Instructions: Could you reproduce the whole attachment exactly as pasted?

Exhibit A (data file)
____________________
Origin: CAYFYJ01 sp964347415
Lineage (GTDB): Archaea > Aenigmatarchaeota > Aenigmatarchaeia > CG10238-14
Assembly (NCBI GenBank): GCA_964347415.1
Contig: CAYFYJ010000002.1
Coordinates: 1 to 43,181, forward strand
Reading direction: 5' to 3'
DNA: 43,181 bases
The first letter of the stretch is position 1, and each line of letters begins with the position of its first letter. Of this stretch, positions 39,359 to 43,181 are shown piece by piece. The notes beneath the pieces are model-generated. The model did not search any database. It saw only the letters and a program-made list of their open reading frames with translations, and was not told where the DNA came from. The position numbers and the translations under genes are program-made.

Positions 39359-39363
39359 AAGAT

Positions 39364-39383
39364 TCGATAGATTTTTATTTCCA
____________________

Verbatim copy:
Origin: CAYFYJ01 sp964347415
Lineage (GTDB): Archaea > Aenigmatarchaeota > Aenigmatarchaeia > CG10238-14
Assembly (NCBI GenBank): GCA_964347415.1
Contig: CAYFYJ010000002.1
Coordinates: 1 to 43,181, forward strand
Reading direction: 5' to 3'
DNA: 43,181 bases
The first letter of the stretch is position 1, and each line of letters begins with the position of its first letter. Of this stretch, positions 39,359 to 43,181 are shown piece by piece. The notes beneath the pieces are model-generated. The model did not search any database. It saw only the letters and a program-made list of their open reading frames with translations, and was not told where the DNA came from. The position numbers and the translations under genes are program-made.

Positions 39359-39363
39359 AAGAT

Positions 39364-39383
39364 TCGATAGATTTTTATTTCCA